Posted 4 years ago on March 30, 2012, 8:20 p.m. EST by gnomunny
from St Louis, MO
This content is user submitted and not an official statement
More than half the Wall Street exec's interviewed in a recent independent survey said that OWS has had a real impact on their business, this according to ECHO Research, a global research company. Commissioned by Markovsky + Company, a PR and investor relations firm, Echo interviewed 150 marketing and communications executives at large to mid-sized publicly-traded and private financial institutions including major banks, brokerage and asset-management firms, and insurance companies. More findings of the survey include:
71% believe OWS will last past the November elections.
74% believe that increased regulation of the financial services industry will help their firms improve reputations and trust with customers faster.
96% said their firms invited negative public perception . . . by their actions or inactions.
But, whether this research has impacted the CEOs and power brokers of these firms is another matter. According to Robert Reich, who needs no intro here, the bigwigs mostly see this as a PR problem. Scott Tagney, executive VP and head of financial services at Markovsky said, "There has been a shift in priority (since '08) from recovering and stabilizing to focusing on customer satisfaction, employee communications, and improving public perception."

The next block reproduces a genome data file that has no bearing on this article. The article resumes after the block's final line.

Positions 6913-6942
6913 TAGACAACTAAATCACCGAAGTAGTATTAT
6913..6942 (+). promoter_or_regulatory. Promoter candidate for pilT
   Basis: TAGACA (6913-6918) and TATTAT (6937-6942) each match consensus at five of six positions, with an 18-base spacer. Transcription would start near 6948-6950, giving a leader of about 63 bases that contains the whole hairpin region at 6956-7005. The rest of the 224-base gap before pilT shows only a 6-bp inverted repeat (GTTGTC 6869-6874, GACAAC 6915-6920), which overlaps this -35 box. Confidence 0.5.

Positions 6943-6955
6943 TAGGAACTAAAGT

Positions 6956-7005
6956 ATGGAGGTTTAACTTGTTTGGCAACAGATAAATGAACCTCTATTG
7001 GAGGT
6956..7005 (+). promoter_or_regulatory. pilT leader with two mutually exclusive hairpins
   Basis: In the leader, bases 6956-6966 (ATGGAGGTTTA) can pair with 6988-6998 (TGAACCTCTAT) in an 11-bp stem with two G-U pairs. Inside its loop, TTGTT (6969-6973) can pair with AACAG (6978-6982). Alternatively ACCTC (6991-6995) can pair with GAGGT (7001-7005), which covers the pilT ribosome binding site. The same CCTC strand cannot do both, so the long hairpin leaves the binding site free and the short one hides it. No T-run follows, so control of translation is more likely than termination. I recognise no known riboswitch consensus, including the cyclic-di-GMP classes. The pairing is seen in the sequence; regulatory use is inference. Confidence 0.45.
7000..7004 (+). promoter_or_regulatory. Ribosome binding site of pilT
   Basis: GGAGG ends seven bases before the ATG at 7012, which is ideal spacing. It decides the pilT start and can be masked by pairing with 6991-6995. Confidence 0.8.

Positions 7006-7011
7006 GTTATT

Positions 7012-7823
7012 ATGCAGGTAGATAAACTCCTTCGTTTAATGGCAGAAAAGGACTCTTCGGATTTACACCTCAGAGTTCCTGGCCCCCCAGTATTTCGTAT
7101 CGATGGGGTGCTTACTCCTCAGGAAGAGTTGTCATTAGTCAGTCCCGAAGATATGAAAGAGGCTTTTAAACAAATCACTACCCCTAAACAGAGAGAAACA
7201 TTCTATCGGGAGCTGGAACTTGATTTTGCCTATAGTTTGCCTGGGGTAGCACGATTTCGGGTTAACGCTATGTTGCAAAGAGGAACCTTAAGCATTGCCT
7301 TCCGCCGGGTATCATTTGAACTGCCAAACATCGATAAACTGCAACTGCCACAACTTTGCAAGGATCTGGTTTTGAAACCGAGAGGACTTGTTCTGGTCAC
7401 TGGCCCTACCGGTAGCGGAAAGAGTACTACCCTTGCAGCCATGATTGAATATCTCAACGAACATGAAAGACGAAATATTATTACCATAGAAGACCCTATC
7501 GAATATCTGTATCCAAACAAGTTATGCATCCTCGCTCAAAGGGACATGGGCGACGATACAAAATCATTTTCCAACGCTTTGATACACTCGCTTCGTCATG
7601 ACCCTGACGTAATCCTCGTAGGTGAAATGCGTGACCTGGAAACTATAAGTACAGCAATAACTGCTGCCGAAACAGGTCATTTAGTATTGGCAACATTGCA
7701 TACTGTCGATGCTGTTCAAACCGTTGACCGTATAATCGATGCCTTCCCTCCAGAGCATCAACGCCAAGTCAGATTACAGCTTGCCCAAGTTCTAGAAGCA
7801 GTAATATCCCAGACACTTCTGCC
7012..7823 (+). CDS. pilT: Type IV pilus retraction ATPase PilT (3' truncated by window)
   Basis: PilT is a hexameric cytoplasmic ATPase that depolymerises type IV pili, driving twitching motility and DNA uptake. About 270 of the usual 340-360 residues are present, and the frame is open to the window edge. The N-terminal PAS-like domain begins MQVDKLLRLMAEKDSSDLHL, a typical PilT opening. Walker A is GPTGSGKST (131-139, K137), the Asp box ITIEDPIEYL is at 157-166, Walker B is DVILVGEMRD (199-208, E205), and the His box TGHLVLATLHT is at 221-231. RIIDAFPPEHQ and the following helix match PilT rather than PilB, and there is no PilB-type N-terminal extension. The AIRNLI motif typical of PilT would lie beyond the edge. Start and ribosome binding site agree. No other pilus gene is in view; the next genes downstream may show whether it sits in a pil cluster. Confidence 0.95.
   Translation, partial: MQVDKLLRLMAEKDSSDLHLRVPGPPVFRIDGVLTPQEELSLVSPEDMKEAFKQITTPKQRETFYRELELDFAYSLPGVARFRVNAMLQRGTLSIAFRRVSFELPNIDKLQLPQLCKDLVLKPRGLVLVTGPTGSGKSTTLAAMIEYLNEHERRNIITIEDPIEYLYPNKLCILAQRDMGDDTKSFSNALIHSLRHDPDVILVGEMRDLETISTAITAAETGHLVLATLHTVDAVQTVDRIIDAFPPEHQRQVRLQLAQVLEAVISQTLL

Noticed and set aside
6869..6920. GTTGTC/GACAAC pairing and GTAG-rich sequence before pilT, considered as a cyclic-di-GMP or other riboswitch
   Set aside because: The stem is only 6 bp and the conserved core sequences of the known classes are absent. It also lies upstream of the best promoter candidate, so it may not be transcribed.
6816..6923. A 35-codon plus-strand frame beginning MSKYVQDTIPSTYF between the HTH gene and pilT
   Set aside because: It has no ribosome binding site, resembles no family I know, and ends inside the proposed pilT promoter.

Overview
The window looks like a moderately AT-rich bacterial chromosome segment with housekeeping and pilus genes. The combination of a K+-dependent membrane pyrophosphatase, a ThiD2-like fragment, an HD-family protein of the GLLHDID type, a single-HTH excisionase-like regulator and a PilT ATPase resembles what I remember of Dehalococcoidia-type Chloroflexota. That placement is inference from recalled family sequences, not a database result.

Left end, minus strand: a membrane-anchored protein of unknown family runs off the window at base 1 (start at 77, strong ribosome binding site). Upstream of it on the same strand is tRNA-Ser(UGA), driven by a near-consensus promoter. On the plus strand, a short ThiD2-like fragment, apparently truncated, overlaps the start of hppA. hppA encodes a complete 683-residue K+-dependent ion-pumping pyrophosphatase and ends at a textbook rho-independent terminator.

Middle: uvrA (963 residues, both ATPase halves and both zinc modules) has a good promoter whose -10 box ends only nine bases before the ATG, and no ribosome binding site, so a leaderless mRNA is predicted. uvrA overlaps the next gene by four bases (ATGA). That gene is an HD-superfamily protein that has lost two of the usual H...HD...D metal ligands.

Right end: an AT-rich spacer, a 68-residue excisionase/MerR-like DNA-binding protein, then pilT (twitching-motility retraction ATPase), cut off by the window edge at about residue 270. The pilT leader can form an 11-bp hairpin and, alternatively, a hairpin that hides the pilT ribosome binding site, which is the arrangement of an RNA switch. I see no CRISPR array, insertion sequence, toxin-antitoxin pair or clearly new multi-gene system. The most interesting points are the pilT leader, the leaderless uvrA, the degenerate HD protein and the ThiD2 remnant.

Not surprising that their priorities mention nothing about reform. There is a bit of a silver lining however, at least in my opinion. According to the ECHO research site, they are "a global reputation analysis, media measurement and stakeholder research specialist" that enables "clients to measure how they are viewed, accurately and impartially, and to protect their brands and reputations." One of the tidbits I found on their site was this: "The average value of reputation as a percentage of market capitalisation has increased across the FTSE100 (the London Stock Exchange's top 100) has increased from 17% in 2007 to 33% at the start of 2012. It increased across the FTSE250 from 17% (2007) to 20% (now)." What I read in that tidbit is that public perception of a particular industry or business has more of an impact on that industry's bottom line than it had previously. Maybe people are starting to pay attention? One can only hope.